RED SOX MANAGER
The best Christmas gift he ever got
Easy. I was 10, and I got an Oakland A's warmup jacket. My dad [Tito, a 15-year big league first baseman--outfielder] was playing with Oakland. They wore white spikes and green jackets. This was in the day  before they sold those things, but I got a jacket that fit me! It was green, in that shiny, satiny material. I wore it to school every day.
On what he would get his Red Sox players for the holidays
I'd get them back into shape. And I'd give Papelbon dance lessons.
What he would get the Yankees
Nothing good—actually, I didn't know Santa comes to the Yankees.
His New Year's resolutions
Not to eat at two in the morning. But we'd have to go 162--0 for me to keep it. When we lose, I end up eating late—if the minibar's open, it's M&M's; if not, it's a club sandwich from room service.
On when his thoughts switch from winning this year's World Series to next season
They've switched. The losses stay with you longer than the wins. I've been sitting home for the past week doing reports on our players for spring training.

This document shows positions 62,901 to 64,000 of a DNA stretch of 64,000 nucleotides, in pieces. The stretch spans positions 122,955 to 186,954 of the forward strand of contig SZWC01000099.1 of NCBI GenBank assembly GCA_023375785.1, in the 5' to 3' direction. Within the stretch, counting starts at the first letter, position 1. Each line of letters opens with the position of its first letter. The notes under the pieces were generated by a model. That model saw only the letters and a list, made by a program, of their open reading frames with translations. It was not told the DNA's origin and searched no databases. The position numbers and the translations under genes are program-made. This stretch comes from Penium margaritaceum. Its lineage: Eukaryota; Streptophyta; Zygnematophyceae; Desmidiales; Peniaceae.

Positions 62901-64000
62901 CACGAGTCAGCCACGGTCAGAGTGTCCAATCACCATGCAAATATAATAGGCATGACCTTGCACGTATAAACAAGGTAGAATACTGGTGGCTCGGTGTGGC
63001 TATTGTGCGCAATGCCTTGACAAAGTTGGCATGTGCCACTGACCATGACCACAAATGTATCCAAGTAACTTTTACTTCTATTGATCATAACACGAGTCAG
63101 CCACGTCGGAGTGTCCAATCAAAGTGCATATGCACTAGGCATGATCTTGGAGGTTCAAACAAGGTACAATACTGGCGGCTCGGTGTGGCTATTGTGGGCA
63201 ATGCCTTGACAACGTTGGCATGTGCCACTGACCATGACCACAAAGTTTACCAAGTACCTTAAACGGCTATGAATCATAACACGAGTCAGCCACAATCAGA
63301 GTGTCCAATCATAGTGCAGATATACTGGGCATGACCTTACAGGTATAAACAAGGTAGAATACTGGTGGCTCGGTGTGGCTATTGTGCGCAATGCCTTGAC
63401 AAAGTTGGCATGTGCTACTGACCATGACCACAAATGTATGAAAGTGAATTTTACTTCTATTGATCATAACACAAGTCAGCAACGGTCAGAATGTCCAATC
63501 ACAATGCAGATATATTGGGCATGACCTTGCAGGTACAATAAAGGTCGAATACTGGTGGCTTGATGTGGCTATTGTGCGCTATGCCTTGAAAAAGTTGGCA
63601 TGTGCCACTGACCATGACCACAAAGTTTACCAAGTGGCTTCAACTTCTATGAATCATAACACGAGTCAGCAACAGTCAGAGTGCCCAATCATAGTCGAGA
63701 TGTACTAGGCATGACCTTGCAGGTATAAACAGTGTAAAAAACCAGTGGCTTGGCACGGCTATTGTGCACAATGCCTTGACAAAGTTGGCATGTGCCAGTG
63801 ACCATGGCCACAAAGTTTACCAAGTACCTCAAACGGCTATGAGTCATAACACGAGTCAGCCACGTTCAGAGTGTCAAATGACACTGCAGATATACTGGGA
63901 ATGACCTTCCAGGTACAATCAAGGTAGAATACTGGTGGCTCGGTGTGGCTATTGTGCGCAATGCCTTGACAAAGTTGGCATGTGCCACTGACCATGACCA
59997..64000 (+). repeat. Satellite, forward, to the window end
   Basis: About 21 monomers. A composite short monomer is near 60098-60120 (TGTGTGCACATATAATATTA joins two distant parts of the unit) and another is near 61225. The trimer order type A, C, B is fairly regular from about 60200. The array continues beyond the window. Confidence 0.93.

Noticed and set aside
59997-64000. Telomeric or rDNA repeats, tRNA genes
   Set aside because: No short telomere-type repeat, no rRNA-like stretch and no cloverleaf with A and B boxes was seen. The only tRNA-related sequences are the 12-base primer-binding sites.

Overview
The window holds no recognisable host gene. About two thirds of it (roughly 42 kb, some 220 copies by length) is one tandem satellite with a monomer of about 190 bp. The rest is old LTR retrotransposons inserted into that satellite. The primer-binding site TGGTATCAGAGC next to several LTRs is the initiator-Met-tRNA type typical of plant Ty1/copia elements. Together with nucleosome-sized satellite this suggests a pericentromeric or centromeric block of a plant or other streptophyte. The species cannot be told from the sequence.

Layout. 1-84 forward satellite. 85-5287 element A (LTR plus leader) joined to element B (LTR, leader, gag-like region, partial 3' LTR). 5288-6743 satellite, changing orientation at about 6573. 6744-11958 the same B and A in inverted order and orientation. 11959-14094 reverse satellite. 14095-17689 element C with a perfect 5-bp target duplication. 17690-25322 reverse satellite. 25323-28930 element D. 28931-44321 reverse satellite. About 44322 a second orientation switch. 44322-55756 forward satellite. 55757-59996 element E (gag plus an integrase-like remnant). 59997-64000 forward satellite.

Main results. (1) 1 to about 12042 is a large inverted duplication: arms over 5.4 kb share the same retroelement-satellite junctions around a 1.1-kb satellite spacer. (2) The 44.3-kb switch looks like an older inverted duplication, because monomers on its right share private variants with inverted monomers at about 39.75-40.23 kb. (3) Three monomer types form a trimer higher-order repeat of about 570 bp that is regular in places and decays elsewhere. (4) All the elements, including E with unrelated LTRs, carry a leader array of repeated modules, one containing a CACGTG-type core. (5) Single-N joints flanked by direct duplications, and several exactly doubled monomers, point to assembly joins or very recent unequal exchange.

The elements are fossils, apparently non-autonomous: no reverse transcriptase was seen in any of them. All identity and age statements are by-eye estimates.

The secret to having gone 8--0 as a manager in World Series games
Good players. Very, very good players.
On his public effort to quit chewing tobacco last spring
I didn't succeed; I lasted until mid-May. I try to quit every year; it's a horrible habit I wish I didn't have. I don't like that children see it, especially my kids. It's something I fight. I don't touch it over the winter.
On life as a big leaguer's son
He retired when I was 11, and from age seven to 11 were some of the happiest days of my life. I hung out at the ballpark, and my favorite players weren't necessarily the stars but the guys who played catch with me. My favorites are players like Al Downing and Rick Monday. They didn't mind a kid running around.
PHOTOGRAPH BY PETER GREGOIRE